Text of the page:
There has been a resurgence in interest of rustic yarns lately. Knitters seem to fall into one of two camps: those who cling to the comfort of their soft, superwash skeins, and those eager to jump headfirst into projects with yarn of rougher character and charm (and sometimes a bit of vegetable matter). We believe that both types of yarn have their merits, as you can see from the variety on Knit Purl’s well-stocked shelves.
While many of our customers are eager to try the varieties of wool we have to offer, others are more inclined to fall for what Clara Parkes lovingly refers to as the “softness myth” in The Knitter’s Book of Wool, pages 16 & 17:
“The quality that matters to most knitters these days is touch. Specifically, soft touch. If we want to experience everything wool has to offer, we must begin by adjusting our expectations.
“Our hands have been trained to embrace soft and reject everything else. When you start experiencing different [wool] breeds on their own, you’ll immediately begin to feel a lot of the ‘everything else’—yarns with greater vibrancy, texture, visual appeal, and what I think of as ‘crunch.’
“Remember that every breed has its place and purpose among our projects. Not everything needs to be knit in the softest, most delicate wool. In fact, many projects prefer to be made out of something more durable.”
Through brands like Brooklyn Tweed, Geilsk, Sincere Sheep, Noro, and Isager, Knit Purl has long embraced the historical tradition of wools bred especially for durability and functionality—not solely softness. Many of these wools are, indeed, soft in their own way, but they also have characteristics that set them apart from the superwash merinos and standard merino wools available. While we could indeed wax poetic about dozens of projects that would be perfect for these wools (and we have, in past newsletters like these), sometimes it’s better to talk about the experience rather than the end result.
Wools that have a “farm” or “heritage” feel often connect us to the history of knitting, if only symbolically. There is something very tactile about winding a simple skein of textured wool, sliding it through your fingers and around the swift, the finished cakes crisp and pert, ready to be transformed into something wonderful. Enhance this appreciation of simple pleasures by pairing these wools with a set of wooden needles. Cast on the way you were taught. Go back to your roots with each stitch as it slides back and forth, forming something beautiful and timeless. Take solace in the knowledge that knitters designed these tools specifically for this purpose—to go with the farm wools they might have even spun themselves. It’s a cozy little picture, isn’t it?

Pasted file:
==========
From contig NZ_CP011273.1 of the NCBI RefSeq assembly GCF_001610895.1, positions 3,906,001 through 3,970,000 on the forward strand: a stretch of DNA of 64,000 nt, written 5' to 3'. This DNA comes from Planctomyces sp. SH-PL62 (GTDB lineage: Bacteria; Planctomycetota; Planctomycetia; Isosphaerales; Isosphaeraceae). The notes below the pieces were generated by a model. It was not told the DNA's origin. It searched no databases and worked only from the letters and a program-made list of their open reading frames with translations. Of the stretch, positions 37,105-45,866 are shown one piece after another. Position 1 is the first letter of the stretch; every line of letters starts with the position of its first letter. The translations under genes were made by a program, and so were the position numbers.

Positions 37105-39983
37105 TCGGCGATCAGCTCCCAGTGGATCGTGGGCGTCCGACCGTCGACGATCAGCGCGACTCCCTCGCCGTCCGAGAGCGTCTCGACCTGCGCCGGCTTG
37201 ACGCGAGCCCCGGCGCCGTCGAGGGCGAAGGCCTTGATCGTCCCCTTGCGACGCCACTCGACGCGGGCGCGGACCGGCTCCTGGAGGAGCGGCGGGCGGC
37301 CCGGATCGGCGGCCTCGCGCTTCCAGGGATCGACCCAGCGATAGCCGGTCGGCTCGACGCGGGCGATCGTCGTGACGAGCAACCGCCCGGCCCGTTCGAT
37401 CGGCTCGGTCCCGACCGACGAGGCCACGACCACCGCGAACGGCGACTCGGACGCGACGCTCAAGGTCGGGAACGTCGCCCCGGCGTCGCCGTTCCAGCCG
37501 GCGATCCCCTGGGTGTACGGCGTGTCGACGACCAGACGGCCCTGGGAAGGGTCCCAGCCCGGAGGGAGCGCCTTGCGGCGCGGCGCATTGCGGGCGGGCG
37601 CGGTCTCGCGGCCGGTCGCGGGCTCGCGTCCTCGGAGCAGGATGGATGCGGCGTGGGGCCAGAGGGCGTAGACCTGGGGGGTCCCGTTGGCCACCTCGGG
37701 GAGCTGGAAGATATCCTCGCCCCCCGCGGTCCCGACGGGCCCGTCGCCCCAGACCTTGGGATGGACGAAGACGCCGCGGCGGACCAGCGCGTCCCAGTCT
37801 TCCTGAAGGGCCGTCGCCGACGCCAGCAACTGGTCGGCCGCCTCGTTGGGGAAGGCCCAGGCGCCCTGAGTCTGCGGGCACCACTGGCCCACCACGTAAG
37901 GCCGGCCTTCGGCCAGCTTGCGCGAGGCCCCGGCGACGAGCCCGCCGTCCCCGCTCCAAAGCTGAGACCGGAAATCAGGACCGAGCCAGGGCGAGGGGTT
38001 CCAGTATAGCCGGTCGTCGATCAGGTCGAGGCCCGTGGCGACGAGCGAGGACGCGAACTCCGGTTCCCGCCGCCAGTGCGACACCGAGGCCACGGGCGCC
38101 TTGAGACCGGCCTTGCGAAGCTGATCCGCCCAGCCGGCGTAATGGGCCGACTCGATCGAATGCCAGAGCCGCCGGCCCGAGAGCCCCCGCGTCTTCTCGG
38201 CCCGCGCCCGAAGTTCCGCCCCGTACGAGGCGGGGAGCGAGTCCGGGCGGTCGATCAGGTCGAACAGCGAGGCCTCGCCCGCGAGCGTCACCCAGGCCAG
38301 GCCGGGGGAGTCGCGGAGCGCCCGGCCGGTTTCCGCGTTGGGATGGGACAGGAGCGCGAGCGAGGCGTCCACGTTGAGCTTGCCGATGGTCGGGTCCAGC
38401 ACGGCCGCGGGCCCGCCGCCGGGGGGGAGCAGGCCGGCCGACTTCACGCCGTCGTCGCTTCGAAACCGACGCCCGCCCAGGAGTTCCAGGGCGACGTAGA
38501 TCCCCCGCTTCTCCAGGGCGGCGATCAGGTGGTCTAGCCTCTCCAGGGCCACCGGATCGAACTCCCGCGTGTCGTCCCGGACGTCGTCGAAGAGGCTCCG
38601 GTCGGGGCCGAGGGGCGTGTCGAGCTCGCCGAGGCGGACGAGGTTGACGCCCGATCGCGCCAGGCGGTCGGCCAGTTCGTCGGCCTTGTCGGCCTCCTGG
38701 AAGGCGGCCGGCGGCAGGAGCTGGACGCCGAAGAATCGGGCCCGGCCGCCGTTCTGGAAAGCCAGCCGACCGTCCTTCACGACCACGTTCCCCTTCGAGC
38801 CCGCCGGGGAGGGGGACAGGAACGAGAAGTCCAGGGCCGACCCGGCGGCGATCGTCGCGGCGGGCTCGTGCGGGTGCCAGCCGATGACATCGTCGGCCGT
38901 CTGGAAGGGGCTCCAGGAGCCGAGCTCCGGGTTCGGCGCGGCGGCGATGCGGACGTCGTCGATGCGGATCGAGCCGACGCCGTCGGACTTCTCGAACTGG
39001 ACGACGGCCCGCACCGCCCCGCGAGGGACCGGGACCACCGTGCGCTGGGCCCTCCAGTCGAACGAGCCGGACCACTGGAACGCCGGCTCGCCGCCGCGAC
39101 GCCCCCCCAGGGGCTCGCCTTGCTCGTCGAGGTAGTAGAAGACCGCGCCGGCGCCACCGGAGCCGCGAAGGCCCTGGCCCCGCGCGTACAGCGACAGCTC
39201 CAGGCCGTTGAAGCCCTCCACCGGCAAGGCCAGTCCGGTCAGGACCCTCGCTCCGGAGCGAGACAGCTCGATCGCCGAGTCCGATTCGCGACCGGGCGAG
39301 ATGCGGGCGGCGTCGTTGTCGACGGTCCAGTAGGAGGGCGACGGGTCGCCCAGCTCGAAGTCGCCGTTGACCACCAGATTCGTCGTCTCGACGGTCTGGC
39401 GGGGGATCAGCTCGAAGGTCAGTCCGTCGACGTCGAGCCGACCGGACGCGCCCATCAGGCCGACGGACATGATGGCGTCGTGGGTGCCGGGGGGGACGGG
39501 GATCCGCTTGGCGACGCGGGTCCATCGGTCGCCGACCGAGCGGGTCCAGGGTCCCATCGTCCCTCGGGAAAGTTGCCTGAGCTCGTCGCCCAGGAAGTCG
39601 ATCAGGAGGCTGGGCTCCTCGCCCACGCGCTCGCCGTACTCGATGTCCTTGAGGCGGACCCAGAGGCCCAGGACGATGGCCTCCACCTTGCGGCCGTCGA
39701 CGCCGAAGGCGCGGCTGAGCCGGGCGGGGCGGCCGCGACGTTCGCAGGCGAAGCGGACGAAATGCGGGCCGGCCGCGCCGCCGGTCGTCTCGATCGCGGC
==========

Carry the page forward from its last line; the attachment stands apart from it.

In our present day, these more textured wools have reprised their role as favorite fibers, especially when featured in collections loaded with beautiful patterns. Jared Flood has long used patterns, now produced by his entire team at Brooklyn Tweed, to communicate a message comprised of contemporary design and historic craftsmanship. Shelter and Loft, both spun from Targhee-Columbia wools, have become two of our most popular offerings.
Bannock, by Sincere Sheep, also features Targhee. This breed has long been a favorite of handspinners. As described in The Fleece & Fiber Sourcebook (page 307), this fiber combines relative softness with the handle, strength, and character of longwools. The yarn itself seems to radiate the life and excitement of its bearer: a bouncy, fluffy fiber to represent a bouncy, fluffy sheep.
Eisaku Noro founded his company over 40 years ago based on the idea that yarn was a wonderful way to celebrate color. It seems like a natural progression that this color would be best highlighted on yarn that had as much character as the end product. By choosing a variety of wools sourced from around the world, and putting them through minimal processing, Noro works to preserve the natural qualities and characteristics of the yarns:
“Friction, rubbing, and heat during processing weaken the fibers in direct proportion to the length of time they are processed. By dramatically shortening this process, we are preventing damage to the enzymes in the fibers and simultaneously profiting the environment,” explained Noro in a 2012 Noro Magazine interview with designer Cornelia Tuttle Hamilton.
Often, the choice to use a specific wool is a design choice, like in the ever-popular collections from Amimono featuring Isager Yarns. Marianne Isager, the Danish designer and textile aficionado behind Isager Yarns, often highlights the unique textures of various rustic wools. Moorit heathers, tweedy yarns with noils, and even longer fibers produce a variety of effects to finished fabrics that help set apart knitted garments from the wovens they might be paired with.
Life, like knitting, is always more interesting when we celebrate the abundance of textures, differences, and unique qualities of things in the world around us. By contrasting those oh-so-soft wools with the sturdy, interesting textures of these medium and longwools, we hope that you’ll find new ways to rediscover the beauty of stitching, no matter how simple or complex.